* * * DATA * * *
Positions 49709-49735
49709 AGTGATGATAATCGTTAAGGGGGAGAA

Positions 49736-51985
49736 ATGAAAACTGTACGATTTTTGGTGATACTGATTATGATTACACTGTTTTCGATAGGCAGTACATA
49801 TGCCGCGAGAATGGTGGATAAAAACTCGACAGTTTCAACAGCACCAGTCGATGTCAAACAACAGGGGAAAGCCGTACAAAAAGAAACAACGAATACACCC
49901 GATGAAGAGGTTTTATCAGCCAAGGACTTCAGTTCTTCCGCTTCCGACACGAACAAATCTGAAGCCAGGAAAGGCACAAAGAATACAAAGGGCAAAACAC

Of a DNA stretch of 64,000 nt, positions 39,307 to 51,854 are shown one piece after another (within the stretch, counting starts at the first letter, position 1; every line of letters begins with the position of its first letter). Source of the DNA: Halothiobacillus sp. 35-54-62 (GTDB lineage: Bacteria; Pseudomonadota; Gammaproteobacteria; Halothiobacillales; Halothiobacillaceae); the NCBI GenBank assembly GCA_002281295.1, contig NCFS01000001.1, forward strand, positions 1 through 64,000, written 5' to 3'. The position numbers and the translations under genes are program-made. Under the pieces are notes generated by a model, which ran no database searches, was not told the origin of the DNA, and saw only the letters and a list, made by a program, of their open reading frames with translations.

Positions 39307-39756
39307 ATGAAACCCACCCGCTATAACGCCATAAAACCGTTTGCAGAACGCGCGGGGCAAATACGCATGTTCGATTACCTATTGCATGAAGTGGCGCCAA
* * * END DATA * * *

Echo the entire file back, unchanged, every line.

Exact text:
Positions 49709-49735
49709 AGTGATGATAATCGTTAAGGGGGAGAA

Positions 49736-51985
49736 ATGAAAACTGTACGATTTTTGGTGATACTGATTATGATTACACTGTTTTCGATAGGCAGTACATA
49801 TGCCGCGAGAATGGTGGATAAAAACTCGACAGTTTCAACAGCACCAGTCGATGTCAAACAACAGGGGAAAGCCGTACAAAAAGAAACAACGAATACACCC
49901 GATGAAGAGGTTTTATCAGCCAAGGACTTCAGTTCTTCCGCTTCCGACACGAACAAATCTGAAGCCAGGAAAGGCACAAAGAATACAAAGGGCAAAACAC

Of a DNA stretch of 64,000 nt, positions 39,307 to 51,854 are shown one piece after another (within the stretch, counting starts at the first letter, position 1; every line of letters begins with the position of its first letter). Source of the DNA: Halothiobacillus sp. 35-54-62 (GTDB lineage: Bacteria; Pseudomonadota; Gammaproteobacteria; Halothiobacillales; Halothiobacillaceae); the NCBI GenBank assembly GCA_002281295.1, contig NCFS01000001.1, forward strand, positions 1 through 64,000, written 5' to 3'. The position numbers and the translations under genes are program-made. Under the pieces are notes generated by a model, which ran no database searches, was not told the origin of the DNA, and saw only the letters and a list, made by a program, of their open reading frames with translations.

Positions 39307-39756
39307 ATGAAACCCACCCGCTATAACGCCATAAAACCGTTTGCAGAACGCGCGGGGCAAATACGCATGTTCGATTACCTATTGCATGAAGTGGCGCCAA